Hope Star from Hope, Arkansas on February 8, 1932 · Page 2
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Hope Star from Hope, Arkansas · Page 2

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Hope, Arkansas
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Monday, February 8, 1932
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Page 2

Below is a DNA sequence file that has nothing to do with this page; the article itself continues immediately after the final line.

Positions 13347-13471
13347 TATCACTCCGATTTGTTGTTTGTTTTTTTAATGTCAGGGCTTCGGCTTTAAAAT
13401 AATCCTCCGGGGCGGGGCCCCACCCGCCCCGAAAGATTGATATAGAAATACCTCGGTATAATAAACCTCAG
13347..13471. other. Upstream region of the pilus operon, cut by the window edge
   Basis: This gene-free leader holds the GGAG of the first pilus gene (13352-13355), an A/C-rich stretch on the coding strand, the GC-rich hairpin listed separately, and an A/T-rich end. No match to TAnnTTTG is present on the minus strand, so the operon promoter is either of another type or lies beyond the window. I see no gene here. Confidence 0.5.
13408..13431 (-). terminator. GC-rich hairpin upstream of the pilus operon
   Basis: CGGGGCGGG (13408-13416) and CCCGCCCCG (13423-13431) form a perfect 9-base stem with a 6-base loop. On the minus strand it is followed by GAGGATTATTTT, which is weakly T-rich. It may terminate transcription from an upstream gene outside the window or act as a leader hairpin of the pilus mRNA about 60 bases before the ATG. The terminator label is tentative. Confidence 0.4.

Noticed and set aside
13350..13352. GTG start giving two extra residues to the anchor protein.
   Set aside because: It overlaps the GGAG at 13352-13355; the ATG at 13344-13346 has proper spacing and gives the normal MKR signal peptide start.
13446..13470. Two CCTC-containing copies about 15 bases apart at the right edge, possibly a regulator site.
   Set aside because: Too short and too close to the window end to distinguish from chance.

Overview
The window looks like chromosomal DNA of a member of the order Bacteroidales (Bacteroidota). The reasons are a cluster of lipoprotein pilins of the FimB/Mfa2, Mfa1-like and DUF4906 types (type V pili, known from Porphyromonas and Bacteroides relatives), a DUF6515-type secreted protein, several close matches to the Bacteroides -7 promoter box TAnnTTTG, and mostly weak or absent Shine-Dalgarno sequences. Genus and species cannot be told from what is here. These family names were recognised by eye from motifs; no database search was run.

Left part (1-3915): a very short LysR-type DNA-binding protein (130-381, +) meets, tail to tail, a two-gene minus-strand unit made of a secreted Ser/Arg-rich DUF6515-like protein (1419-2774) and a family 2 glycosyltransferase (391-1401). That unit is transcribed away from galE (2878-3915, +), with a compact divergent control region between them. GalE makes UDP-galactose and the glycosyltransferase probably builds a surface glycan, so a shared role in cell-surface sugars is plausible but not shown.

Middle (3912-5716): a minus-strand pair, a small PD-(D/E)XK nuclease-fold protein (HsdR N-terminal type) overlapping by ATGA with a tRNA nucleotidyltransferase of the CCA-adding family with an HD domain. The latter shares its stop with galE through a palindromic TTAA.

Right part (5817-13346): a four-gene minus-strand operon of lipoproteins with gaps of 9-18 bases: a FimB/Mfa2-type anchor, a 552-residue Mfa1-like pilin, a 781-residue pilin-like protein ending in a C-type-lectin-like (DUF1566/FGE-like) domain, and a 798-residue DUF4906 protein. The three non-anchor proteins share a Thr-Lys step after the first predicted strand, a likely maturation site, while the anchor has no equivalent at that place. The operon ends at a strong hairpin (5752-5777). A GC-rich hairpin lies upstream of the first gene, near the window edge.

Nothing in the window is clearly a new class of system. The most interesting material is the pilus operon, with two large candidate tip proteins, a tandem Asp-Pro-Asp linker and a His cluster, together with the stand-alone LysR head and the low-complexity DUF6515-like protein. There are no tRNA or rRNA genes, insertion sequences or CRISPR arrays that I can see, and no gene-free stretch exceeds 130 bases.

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: ixwtr pt«W tt l*«*lo*> ft* t ffTtpfwtNNl tfBtHfvn*y QowHCfoWl fft a luckily turned but : far less severe indicated. StUHt was enough of a Mm&fteenttrtf'tne fact that nature, su? •'•by- iavtsirtfre itfien^wBto fly through, the **i*^'-"" still be an unpredictable and iers come euery so often; earthquakes, hur- indaHdes; floods and pestilences, striking ^defenses of civilization and emphasizing When opposed to uncontrollable natural •«' ^ i * *~ ., thingi that defy calculation and,make safe- futil. Ten mBHon dollars worth of buildings in ^knocked down in a few minutes; what Had ;<and peaceful city one moment was a devastat- — aM confusion the next. j aS it thing of this kind is, the really ^ _ alt is that such natural calamities are, ^.Very least of mankind's worries nowadays. The pf fab shaky and insecure, and the blue skies may Dealing fltorms that can be,loosed without warn- IKS jMt.-^ MK-O. —-k eg peg^injista of iis is the fact compared to which earthquakes a are hardly more important than so many pin 9 these greater, dangers are dangers we,have irselves- jthese days, more or less in Kublai Khan's po- ^ar: ancestral voices prophesying war, to say noth- ** dire possibilities such as revolution, economic 4W*t' !i a general collapse of civilization'; and we .I*-—,— a gj e fo cope with t neg - e d an g ers than we " of future earthquakes. ley; are dngers that we ourselves have brought into / Taey iflo not come from obscure natural forces tfeyon(pe6ntrol; they come from things that we have }d are doing. Living in a world, whose inanimate forces ^ ojjr. beat thought and our greatest energy, we have praised .other problems for ourselves, that are inn-eater. The First Auto ENGLAND newspaperman, examining old news- files the other day,-discovered that one Joseph .^Providence, actually invented an automobile as 186$; a steam-driven ear that was crude, cumber- awkward, but that managed, nevertheless, to ac- r fairly lengthy cross-country road trip without the files related, was highly proud of his con-^ sa w no commercial possibilities in it and stored his car and gave up the idea'. ' lhe great development of the auto could be possi- internal combustion engine had to be invented. And uppose that Manton's car had caught the imagination ien«j and industry, so that the research and experimen- that ultimately perfected the gasoline motor could been, applied to the small steam engine; would we, today, steam cars? From Dry to Wet / * 3NATQR JAMBS J. DAVIS of Pennsylvania, formerly a dry, ii going to run for re-election as a wet; that is, his fipjatform urges, modification of the Volstead Act an,d calls a feferendum on the Eighteenth amendment. The various wet and. dry leaders can be left to argue , : about the significance of this conversion ; meanwhile, the gen- «|. era! questftm of statesmen who change their convictions over- -iifght deserve a Uttte consideration. It is perfectly plausible, of course, to argue that a statesman ought to be a mouthpiece for his constituents, and that ia obligated to adopt new policies if he is convinced that t majority of his constituents wants him to. But there I to be a theory that a statesman should be a leader ; that should toll the voters, "This is my stand, and if you don't it you must elect someone else," That theory, of course, calls on a man to put principle jve success at the polls; and that, perhaps, ia a little too * to Gagging History measure now pending before Congress which needs r |£ be snowed under is the bill introduced by Representa* '- M MM»* of Qhjo, which would impose a $1000 fine and i» jail en wywe who disseminates printed matter of a dead person, ?be «bviow» mult ef this, of course, would be to emascu» history. What historian could tell the truth about the men, with f Ufib g threat banging over his head ? «ouW do justice to sujeh figures as Jim , or Paniel Drew? "How could such gov* ot Grant and Harding adrain- elesrly. , ttwe are »ro?le to deal with scurrilous litera- |W would alropjy gag the honest historian and ^ ", \ S>Kl iS i • 'la -' '^ 4 IB i Ado ja«k ffarttfuid tos in town,yes* terday. Oarreit Whltteide of Nashville. Wtt In ,to\yn .Mohdfcy. Stuart Monroe was down from Washln««h Monday, Mrs. Charles f. SouWtt ftif little son, and Miss NettU.Bouibn visited friends at Texark&ha l«rt Friday. TEN YKARS AGO Mrs. M. J. Wtttwlck Is Visiting ml* atives tn Walverm Mrs. P. M. Chubb IB visiting friends at Lewlsville and Tsxatknna. With Miss-Justine Moore hostess, a wrty of High School boys and girls were Invited last evening to her beau* tiful new home on West Avenue C, •or dinner. The guests were as follows: Justine Moore and Arils But* er. Virginia Johnson and Charles Wilson (Columbus); lone Russell and Arl Jordan; Mary Blllingsley and Clyde Hart; Lottie Hollamon and. Dale Jones; Frances Sullivan and Webb Laseter; •Catherine Richards and Lylo Moore; Wary Hortense McCorkle and David Thompson. • ' ' '—«<^^»<<>h— JobltM Generosity iSteA'rtl.E.AVash.-Mrs./Arthur W. Charles was seriously 111 and doctors determined that only a blood transfusion would save her life. Her husband', looking frantically for a volunteer to give blood, was'directed to the headquarters of jobless men. Four of these offered their blood. Henry McGraw was selected. Mrs. Charles is improving rapidly. 1991 BEGUl HERB TODAY Btavtifol ELLEN BOBSITER, wh» wotlu l»r tey •• • Mlccfft'l In ••relay'* DepartihMtt ito*«. . itv«» wrth Her *otk«r. MOL&L.T KOSSITBR, her el«er »Uter. MTfHA, mmt h*> 7<mmm kcolker, . MIKE. Irin»9MlbU Molly ka« IOBK mgo ,««piMilerc4 <k« lortmnt left by ker Eavltak k»kui< ••« •tk* tw» «lil« nnort <k« fnplly. M«lly (ooltakly nntm •••ey raved to wjrtke re>t. Ellt» ««- cM«i l» worWmt mlckf •• • •••«• kail km(«M mtll <b» ••• !• mtmtf at. ake miff to pra«ai)aB«. a>« Interview* JACOB SALOMON who •••*• k«i • Jab *• «)••> dl^loa tkat ,»*• •••yly tft ow» ttTCMlBK dreiMi. 4ke bn» no e»e" STEVEN BARCLAY, Ellen* emotoyer. •••• kcr cr>ta« ••< Mk* ko>, to, com* to k|> otteo. Wken *ke Mil* kl» *ko oftwitlop; be a*9w» 1* gttm ker •>«*•*•. iko- «f ofdly , ret Meik Ho *kc* IcMo hcr a*« of tke dreiMB won fcjr tke «toro nodeloi Bllcn ' l» luU(>olenM«. k«lt- frlghtcntd by B«rel»y'« obvloni Intereit In h«(r. Sbe ' dlnei wltk him and he drive* ker to Dreamland irherc he leave* ker. Snlo- nion Introdoce* ker to tke otker hoitewie*. Ellen kate* the eheap- of Dreamland. Two of tke hoiMeue*. TONY and ANISE, wait for ker to d'«»" NOW CO ON WITH THE STORY CHAPTER V E LLEN censed the antagonism ot the two girls. She Ignored it Tony, bright-eyed, small and brunet. was barely covered by a wisp of chiffon which clearly revealed her breasts and young, un- focmed legs. Her sigh of admiration, a purely feminine aigb, turned swiftly to envy as feminine. "The queen herself." she giggled. "And ID a dress from Chanter or I'll eat my favorite lipstick." The youngster jumped, to her feet, ran across the room and before 'Ellea understood her purpose sue bad pulled down tbe back ot the dress to examine the label. "It IB a Chantel." she confirmed in an awed tone. And to Ellen, "How come you wear a dress from Chantel to dance in a dump like this?" Ellen felt like tearing off tbe dress and stamping on it Sbe was angry and humiliated. "Go away," she fiercely addressed Tony. "Go away and let me alone. And take your hands off my dress!" "Aw, I'm sorry if I hurt your feelings," apologized Tony, with a contrite, distressed little laugh. "Honest I'm sorry. Don't be sore. I was only fooling, You look swell." Anise was still sulky and aggrieved when the three girls walked ioto the ballroom. But Tony bad forgotten completely that she bad ever been jealous of Ellen and was eagerly babbling out amazingly sophisticated advice and inatruo tions, • • • T HE hostesses sat at empty , tables, one girl to a table, and waited lor men to ask them to dance. Most of the girls bad regular Picons. Tony's instruction's dealt In part with methods for "efncblng regulars," These men would buy a wbole String of tickets for the privilege of dancing with ft particular girl (or an hour pr M. After each pf tb« short d*nces-n-t)wi fastest couples barely managed tfcm turns ot the room before prcfeestra stopped— the girl would gravely 4*tacb one of tbe tickets from tbe l°»I string proffered by Jjer escort BJlea (««k » table close to Tony's, But Teay WW gone almost IBM* dl»t*Jy, away Uke » green 0ajb In «W WTM o| » tall youth, Pin Mi lleo* for some t|m«. fit BMMI10, Diet Ibe b«c»me »ccu«> b«r «f the iJ«e,r| tb«lr The two young people were almost alone on the floor. with Bunny or Anise or Tony or Maybelle glanced toward her but no one approached. Ellen's very beauty and air ot cool aloofness intimidated them. At last a bold spirit sought out Salomon and came over for an introduction. As she acknowledged the Introduction El* len realized there were worse things than sitting alone at a table while others danced. One ot them was dancing with Jpsepli K. Landis, He was clumsy. He was crude. He held ber BO tightly that sbe could hardly breathe. He pressed bis damp face against her cool cbeelc no matter bow insistently sbe Bought to avoid tbe juxtaposition. And all tbe time be babbled in ber ear inane compliments. "Wbere've you been all my life, little one? At home taking care of tba kids? I thought so. A pretty little thing like you should have a better fate. Take me for instance ^-go right ahead and take me, I'll see you don't get trampled in tbe rush." "You're holding me too tightly," Sbe said furiously, "Naughty, naughty! You're not supposed to talk. I can bold you tighter than this. See," He closed bis arms around her, moved bis face forward * ad kissed ber squarely on tbe lips. Ellen struggled free, slapped bint across tbe moutb and was of the floor 944 toefc at ber table before Joseph £ Landis thoroughly understood wWt bad happened. f * t 1 4COS SALOSfQW wftf very anti fry. He stood before Ellen's t»We, Ills feet wid» apayt, bis arms gesticulating, as-be explained in djtflil b<JW angry h» yaj, '"I 4o»'t care if be <JW try to kin you," he snapped. "That was no reason for socking him. You gotta treat patrons decent. Kid 'em along, give 'em a good time. That's what you're here for. young woman." Ellen was angry, too. "I came here to dance, Mr. Salo mojj, not to be mauled," she retorted, her eyes flashing, her lips pale with anger. "He didn't try to Idas me. He did kiss me." She got up from the table and had begun to say tbat Salomon could find another girl to take her place, one more amenable to bis Ideas, when she saw that there was a small disturbance pear the Uoor. Three men bad entered and were grouped near the ticket bootb. Tbe two in evening clothes plainly wished to leave but tbe third, the cue in flannels, just as plainly wished to stay, Suddenly Ellen saw him detach himserf from bis companions and push bis way toward the spot where she and Salomon stood, He came straight across the crowded floor, regardless of tUe dancers annoyed by bis transit, He was a young man of 26 or 87 witb a countenance in which eagerness was oddly mixed witb *om> thing almost like boredom. His was thick and red. Ellen bad a strange feeling tbat she would always remember his progress acrpss tbe floor, that it would remain fpr- ever #*9<) it her mind, unchangeable. Sbe continued talking to gslfr BMJO, Wbo bad bis back to tbe newcomer, but she was hardly conscious of what she said. While sh« tftJfced, 9b« VM ftware that all ber itten' tips VM *»4 upon that flf ure §p- -rowijing and tbat ifea vat. . ,., - of ** «*•"— Is Ml face, dj${dtgg U . «._ ...„__ t . ^^jj neath such «ager ars& .Were blue or gray? Jacob Salomon -did not observe tbe young man until he was wltuln a few steps of them. But he understood immediately. "You're right," he muttered, bait under his breath. • "You should've socked him. Be moro careful thla time. This bird's class or I miss my guess." Ellen stepped backward, all thought of leaving Dreamland gone. Sbe had the Strangest feeling that she wanted to prolong th« moment of waiting. She was like » child pn Christmas mfrnlng healtat- Ing '«t the 8t«irwty-head before ptunging down to • the giltterlnf tree. She saw Salomon-speak t» the young man, saw the two turi. toward ber. Salomon introduce* her and waited for the newcomer. to' supply his own name. Ellea, with her new and sharpened per- ceptlons, felt that the young man hesitated as he said that be was Larry Smith, Sbe could not be certain. Sbe was certain tbat bis eye* were gray, not blue. iHE orchestra- swung Into a 1 waltz. Most of tbe couples were flocking from tbe floor. .Ellen saw them, heard them, even Identified some of the girls, but all this served only as a dim and unreal background for tbe man wbo stood before ber. He asked her to dance. With tbat same strange feeling tbat all ot tblv bad been preordained, tbat all this was something that she would never forget, she stepped into bis arms. / Sbe fancied tbat she was trembling. Sbe'was sure tbat if she tried to speak she would find tbat sbe bad lost her voice, Tbe two tall beautiful young people were almost alone on the floor. They bad not spoken since they started dancing. As effortless'as shadows they drifted along to tbe measures ot the lightly melancholy tune. "I haven't any tickets," the young man spoke at last and abruptly. Absurdly be repeated, "I haven't any tickets." He guided her to tbe ticket bootb. Even as they reached the knot of perspiring men who were supply ing themselves witb, fresh tickets, the dance was done,. Ellen withdrew a few paces, embarrassed, shy, confused, Sbe was obsessed with a desire to learn tbe name of tbe wait* the or-' cbes'tra bad played. As she waited for ber partner nothing seemed to matter in the world save tbat sbe should know the name of tbat waltz, Without thinking what sbe was doing she thumped tbe violin player between tbe shoulder blades. He was tuning bis instrument put be stopped tq ask indignantly what sbe thought she was doing, "What wait* were you piayingt What waJu were you playing?" "'Waltz Romantic.' Ne*t time look out wbo you punch." Bileo laughed joyously and witb a dlsgqsted glance at ber, be began to pick at bis strings again, A mo- BWPt later tbe lights went out—all except a round moon over tbe orchestra. As the room filled witb mMy, bluish, light and tbe piaup began to tinkle, tbe dancers crowded to the Soar. Ellen was wildly impatient to t* daaclng. What If Larry Smith were unable to find ber? H»d be noticed tbat sbe bad withdrawn? 8b» turn«d to see aim cflmice f- WW4 ber through tbe. Uulib dusk, Aj be drew ne»r «bj $ouj&t thai gb« bad i^ver bestt »Q bj,py i» b*r Hit. (fo £a Continued 1 /' orces Col. Richard Stewart Hooker SHANOr!AI-(NEA)-ln times of either peace or danger, they will tell you here In Shanghai that C<51. Richard Stewart Hooker is, by any measure, a real soldier. The commander of the United States' armed forces in this battletorn region is largely physical, indefatigable 1 in energy, and has an "imposing record behind him as a fighting Marine. A native of California, grandson of a former U; S. Senator, he is nearing his 55th birthday. Thirty-two of those years have ben spent as an officer in the Marine Corps. His first assignment, in fact, after he became a young Second Lieutenant at the age of 23, was In the Philippines. Then tie was transferred to Washington as an aide to the commandant, soon was shipped out of the country again to serve with the Panama expeditionary force. In 1910 he was in Porto Rico, two years later in Cuba, and in 1914 was put in Command of a,Marine company at Vera Cruz, Mexico. The next year found the'much- traveled officer chasing irregulars in Haiti, where he won the Mcdaillc Milltarc. When a husband and wife have a joint checking account, it's easy to guess who is running the joint. Now thtt the Olympic games are coming up. It .might be' well to explain tljat the pole vault is not In a bank at Warsaw. ! _ " • ' ' ' The undertaker in London who advertised free funerals for .suicides went broke. He forgot about London's large Scotch population. Chinese residents of Shanghai probably think Japanese aims are right at them. Would you say that the Nebraska barger who traded a haircut for a pig was getting hoggish? President Hoover has lost 27 pounds since he took office. That's nothing. We know several men wh ohave lost more than a million since then. Oklahoma sent 15 more state guardsmen into the oil fields. Alfalfa Bill isn't going to be kept off page one by any Oriental fracas. Turtle Butcher Claims 49-Year Diving Record KEY WEST, Fla.-(fl>)-Gladden Albury has two claims to fame. He says he is the only turtle butcher in the United States and declares the diving record he made in the Bahamas 49 years ago is still unequaled Albury has just returned from Harbor Island, his birthplace in the Ba- hfmas, where at 16 years of age he dived from New wharf to Cash's wharf, a distance of 408 feet. Since Albury left Harbor Island to live at Key West, he said, hundreds of men and boys have tried to make the dive, but none'has succeeded. As a turtle butcher Albury kills and dresses from eight to ten daily. Most of the meat is used to make bouillon. •ten Aufttit I* »8Ji For Sheriff CITY (Democratic Primary Feb. 83) For City Clerk FRED WEBB For City Attorney PAT CASBY For Alderman Ward One L. C. .(LEJC) WELMS BENNIB BENTON ROY ANDERSON E. <J. COOP Ward Ywtf ROY STEPHENSON 1,. A. KEITH Ward Four CLYDE A. MOOTS IRA HALLIBURTON A. M. Violation of Dyer Act It Charged to Texan TEXARKANA—Flynt C. Brannon, aged 31, of Texarkana, was held to the Federal Grand Jury Friday* by the- United States commissioner, Mrs. E. S. Hughes, on a charge of transporting nn automobile which he knew was stolen at Shroveport. . •', Rent It! Find It! Buy It! Sell It! - With HOPE STAR WANT ADS The more you tell. The quicker you sell. 1 insertion, lOc per Une> minimum Me 3 Insertions, 7c per line* minimum SOe ' 6 Insertions, 6c per line, minimum fl.OO 26 insertions, 5c per line, minimum $4-W (Average 5Mi words to the line) NOT E—Want adverttseinente excepted over the telephone may be charged with the understanding that the bil} is payable, on presentation of statement, the day of first publication. Phone 768 Babe Triscaro Coaches Aspirant for His Title CLEVELAND, Ohio.- (/P) -Babe Trlscaro, flyWeight whon won the golden gloves championship and then the A. A. U. title, has a candidate for the belt in Tony Valore. Triscaro now is fighting us a professional. Valore is a slashing body hooker who throws his fists fast and continuously. He has had 32 fights and has .ost but two. He is city champion. Triscaro is witching him and handing out a few pointers when they work together in the gymnasium at the Cleveland Athletic club. NOTICE OF DISSOLUTION OF PARTNERSHIP Notice is hereby given that the part" nership between V. E. Smith and Boy Jones, operating under the firm nam* of CITY BAKERY has been dissolved. All debts due the said partnership are to be paid and those due from foe same discharged, at 216 South Main Street, in the city p| Hope, Ark- insas, where the business will be con- inued, under the name of City Bakery, by Hoy Jones. This 25th day of January, 1832. V. E. SMITH. . „ W. H. JONES. Jan. 25-Feb. 1-8-15. STOLEN-Green Buick Sedan, 1928, Model, 1932 Arkansas license No. 1474,. Motor No. 1727052. Atlas tl and Firestone spare. Trunk rack with out trunk. Taken from South Elm.: Street about 11 o'clpck Friday night, j Reword for recovery of car in good! condition. Frank R. Johnson. 0-3t ] FOR SALE FOR SALE—Winter and sprays and insecticides. Monts Store. 6-6tc, FOR SALE-Alfalfa hay, in lots o| 40 bales at 30c bale. E. S. Green Phone 285. 8-3ti FOR SALE—Practically new wushS ing machine at bargain. 701 Sou Fulton. 8-3t. FOR RENT FOR RENT—Modern unfurni? duplex apartment, living room, room, breakfast nook, kitchen, batb.l glassed-in sleeping porch. Hayes Mc-| Rae, care Bensberg Music Co., Telephone 762. 8-3tp FOR RENT—Apartment, fumbhed or unfurnished, two large rooms and kitchenette, connecting bath. Mrs. David Davis, E. Third St. 6-Jtp FOR RENT— Six room furnished house. 406 Spruce Street. ExcelUmt neighborhood. Modem, convenient. Mrs. J. E. Schooley, Phone 183I>4, _ FOR RENT-Furnisbed" aparTmsnt, ;wo or three rooms, connecting bath. Private entrance. Mrs. R. M. Jones, 314 South Shover. LOST LOST—Small cloth hag contaiaini (52.00 in currency. Reward for return to Ward Dabney. fhoae 833. 6-3MJ WANTED HELP WANTED-Lar|« Nationally known company seeking man, $0 to 55 years of age for permanent ewfclw* ment locally. Hard work o/'wiug extraordinary opportuftity for ordinary man, Give age, business experience and three referen««. Write J. H- AU«fl New Donaghey Bldg., Littl* Back, Ark- ' -JT-'NOTICE A LIWLB P£K30.0UMJKB n ^ y°iw indi«e6U«tt «r wul rpfund your